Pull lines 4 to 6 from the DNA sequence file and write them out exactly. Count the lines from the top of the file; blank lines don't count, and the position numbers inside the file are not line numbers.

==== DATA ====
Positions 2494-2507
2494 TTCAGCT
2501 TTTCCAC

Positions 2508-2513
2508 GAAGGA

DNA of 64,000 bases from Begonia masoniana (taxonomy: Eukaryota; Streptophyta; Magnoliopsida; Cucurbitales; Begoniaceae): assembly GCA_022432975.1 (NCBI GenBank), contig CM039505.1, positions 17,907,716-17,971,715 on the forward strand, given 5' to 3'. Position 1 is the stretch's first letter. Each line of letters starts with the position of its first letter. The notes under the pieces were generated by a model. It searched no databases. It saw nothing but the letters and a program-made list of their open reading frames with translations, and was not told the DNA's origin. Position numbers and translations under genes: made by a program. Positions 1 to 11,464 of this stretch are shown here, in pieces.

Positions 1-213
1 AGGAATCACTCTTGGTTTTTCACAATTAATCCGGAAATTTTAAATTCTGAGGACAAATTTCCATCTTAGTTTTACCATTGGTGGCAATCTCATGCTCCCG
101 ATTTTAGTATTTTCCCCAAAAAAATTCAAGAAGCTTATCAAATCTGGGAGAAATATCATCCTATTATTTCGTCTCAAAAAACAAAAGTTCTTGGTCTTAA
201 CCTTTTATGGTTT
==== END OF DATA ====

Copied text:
Positions 2508-2513
2508 GAAGGA

DNA of 64,000 bases from Begonia masoniana (taxonomy: Eukaryota; Streptophyta; Magnoliopsida; Cucurbitales; Begoniaceae): assembly GCA_022432975.1 (NCBI GenBank), contig CM039505.1, positions 17,907,716-17,971,715 on the forward strand, given 5' to 3'. Position 1 is the stretch's first letter. Each line of letters starts with the position of its first letter. The notes under the pieces were generated by a model. It searched no databases. It saw nothing but the letters and a program-made list of their open reading frames with translations, and was not told the DNA's origin. Position numbers and translations under genes: made by a program. Positions 1 to 11,464 of this stretch are shown here, in pieces.